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Table 5.  Percentage of students in grades 6 through 12 whose parents reported expectations of specific educational attainment levels, by selected school, student, and family characteristics: 2011–12

Characteristic Number of students in grades 6 through 12 (thousands) Parent expects student to
Receive less than a high school diploma Graduate from high school Attend vocationalortechnicalschool after highschool Attend 2or moreyears ofcollege Finish 4-or 5-yearcollegedegree Earn a graduate or professional degree
Total 26,359 1 9 8 17 28 37
School type1              
Public, assigned 20,328 1 9 9 19 27 34
 Public, chosen   3,919 1 9 6 15 26 42
Private, religious   1,553 5 3 8 37 47
Private, nonreligious 359 8 ! 6 ! 18 61
School size2              
Under 300 2,365 2 ! 11 11 19 24 33
300–599 5,006 1 ! 9 9 20 26 35
600–999 7,129 1 9 7 16 30 37
1,000 or more 11,697 1 8 8 17 28 38
Locale of student's household3              
City 7,749 1 10 7 16 25 40
Suburban 10,084 1 ! 7 7 16 30 39
Town 2,390 1 ! 11 13 19 26 29
Rural 6,135 2 ! 10 11 20 27 31
Student's sex              
Male 13,550 1 11 11 17 28 32
Female 12,809 1 6 5 18 28 42
Student's race/ethnicity              
White, non-Hispanic 14,108 1 8 9 18 31 33
Black, non-Hispanic 3,734 2 ! 13 8 20 18 40
Hispanic 5,948 1 8 9 16 26 40
Asian or Pacific Islander, non-Hispanic 1,328 ‡                        4 !                     2 !                     9 28 56
Other, non-Hispanic4 1,241 ‡                    12 !                 6 19 27 36
Student's grade level5              
6th–8th grade 11,717 1 7 7 17 29 39
9th–12th grade 14,642 1 10 9 18 27 35
Parents' highest education level                          
Less than high school 3,229   3   16   11   21   21   28
High school graduate or equivalent 5,586   1 !   20   13   27   14   25
Vocational/technical or some college 8,064   1   6   10   22   27   33
Bachelor's degree 5,811   # !   3   4   8   44   42
Graduate or professional school 3,669   # !   2   2   5   29   62
Parents' language at home6                          
Both/only parent(s) speak(s) English 22,523   1   9   9   18   27   35
One of two parents speaks English 845     4 !   7 !   13   27   47
No parent speaks English 2,991   2 !   7   6   12   30   43
Poverty status7                          
Poor 4,614   3 17 11 20 17 32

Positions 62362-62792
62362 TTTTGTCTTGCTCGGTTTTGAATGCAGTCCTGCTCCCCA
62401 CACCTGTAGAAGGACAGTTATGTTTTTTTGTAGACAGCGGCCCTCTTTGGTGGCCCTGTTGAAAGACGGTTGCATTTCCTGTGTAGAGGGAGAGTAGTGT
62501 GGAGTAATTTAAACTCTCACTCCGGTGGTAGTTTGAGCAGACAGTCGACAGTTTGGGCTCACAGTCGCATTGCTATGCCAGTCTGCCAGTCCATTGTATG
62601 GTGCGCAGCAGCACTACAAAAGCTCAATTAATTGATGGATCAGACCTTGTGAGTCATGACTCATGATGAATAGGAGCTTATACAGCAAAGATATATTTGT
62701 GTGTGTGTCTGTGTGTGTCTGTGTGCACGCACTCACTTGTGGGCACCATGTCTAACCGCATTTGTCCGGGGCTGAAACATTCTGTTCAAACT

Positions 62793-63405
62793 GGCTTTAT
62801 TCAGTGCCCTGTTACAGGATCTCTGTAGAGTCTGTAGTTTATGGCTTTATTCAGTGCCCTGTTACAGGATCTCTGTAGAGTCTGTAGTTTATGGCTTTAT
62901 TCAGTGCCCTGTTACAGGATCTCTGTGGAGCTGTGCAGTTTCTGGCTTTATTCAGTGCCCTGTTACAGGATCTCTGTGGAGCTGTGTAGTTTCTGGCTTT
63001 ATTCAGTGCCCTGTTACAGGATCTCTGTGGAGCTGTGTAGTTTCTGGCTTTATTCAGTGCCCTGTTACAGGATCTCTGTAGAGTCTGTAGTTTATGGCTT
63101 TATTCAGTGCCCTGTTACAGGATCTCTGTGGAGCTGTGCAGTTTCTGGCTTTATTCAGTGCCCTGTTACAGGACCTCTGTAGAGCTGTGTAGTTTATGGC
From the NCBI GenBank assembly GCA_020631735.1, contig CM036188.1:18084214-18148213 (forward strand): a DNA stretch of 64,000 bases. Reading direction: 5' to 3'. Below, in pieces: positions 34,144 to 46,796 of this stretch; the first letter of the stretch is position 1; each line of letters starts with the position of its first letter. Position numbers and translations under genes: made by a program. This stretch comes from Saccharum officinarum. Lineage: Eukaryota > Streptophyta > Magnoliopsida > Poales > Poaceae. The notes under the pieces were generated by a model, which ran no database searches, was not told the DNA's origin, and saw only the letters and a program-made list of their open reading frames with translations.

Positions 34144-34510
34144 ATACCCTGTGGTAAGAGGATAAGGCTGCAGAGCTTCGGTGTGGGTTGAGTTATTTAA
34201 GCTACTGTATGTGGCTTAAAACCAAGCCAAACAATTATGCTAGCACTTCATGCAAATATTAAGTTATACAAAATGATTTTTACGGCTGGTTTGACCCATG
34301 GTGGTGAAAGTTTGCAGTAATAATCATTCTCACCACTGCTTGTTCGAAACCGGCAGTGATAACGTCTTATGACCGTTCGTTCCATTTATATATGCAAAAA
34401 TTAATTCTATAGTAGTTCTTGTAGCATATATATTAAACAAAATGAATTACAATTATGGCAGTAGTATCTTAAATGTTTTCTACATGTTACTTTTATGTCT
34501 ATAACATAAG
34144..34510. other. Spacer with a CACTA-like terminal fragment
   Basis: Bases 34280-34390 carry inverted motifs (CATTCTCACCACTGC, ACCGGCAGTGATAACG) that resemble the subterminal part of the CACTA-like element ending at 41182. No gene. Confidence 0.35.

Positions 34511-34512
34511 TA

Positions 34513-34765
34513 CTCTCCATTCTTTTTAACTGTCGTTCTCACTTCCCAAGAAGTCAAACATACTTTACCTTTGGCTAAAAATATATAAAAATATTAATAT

Nonpoor 21,744   1 7 8 17 30 37
# Estimate rounds to zero.
‡ Reporting standards not met.
! Interpret data with caution; coefficient of variation is 30 percent or more.
1 School type classifies the school currently attended as either public or private.  Public schools are further classified according to whether the school was chosen or assigned.  Private schools are also classified as being religious or nonreligious. School type also excludes 100 cases where the Common Core of Data (CCD) indicated that the school was public but the respondent indicated the student attended a private school. None of the 100 cases excluded from this variable attended charter or magnet schools as identified on the CCD.
2 Excludes 63 cases because of missing data on the Common Core of Data (CCD)/Private School Survey (PSS) data files.
3 Locale of student's household classifies the residential ZIP code into a set of four major locale categories: city, suburban, town, rural.
4 "Other, non-Hispanic" includes children who were multiracial and not of Hispanic ethnicity, or who were American Indian or Alaska Native, or who were not Hispanic, White, Black, Asian, or Pacific Islander. The different groups mentioned here are not shown separately because the sample sizes do not support stable estimates. Those reported as Asian and Pacific Islander who are not Hispanic are included in the "Asian or Pacific Islander, non-Hispanic" group.
5 Students whose parents reported the student's grade equivalent as "ungraded" were excluded from the analyses of grade level.
6 Complete descriptions of the categories for parents' language are as follows: (1) "Both parents or the only parent learned English first or currently speak(s) English in the home," (2) "One of two parents in a two-parent household learned English first or currently speaks English in the home," and (3) "No parent learned English first and both parents or the only parent currently speak(s) a non-English language in the home."
7 Students are considered poor if living in households with incomes below the poverty threshold, which is a dollar amount determined by the federal government to meet the household's needs, given its size and composition. Income is collected in categories in the survey, rather than as an exact amount, and therefore the poverty measures used in this report are approximations of poverty. Detailed information on the poverty status calculation used in this report is available in appendix B.
NOTE: Students who were homeschooled were excluded from the table. Detail may not sum to totals because of rounding. Variables for school characteristics (school type and school size) have a certain number of missing cases owing to school nonreport; therefore, the number of students across the categories for each school variable does not sum to the total number of students.
SOURCE: U.S. Department of Education, National Center for Education Statistics, Parent and Family Involvement in Education Survey of the National Household Education Surveys Program (NHES), 2012.
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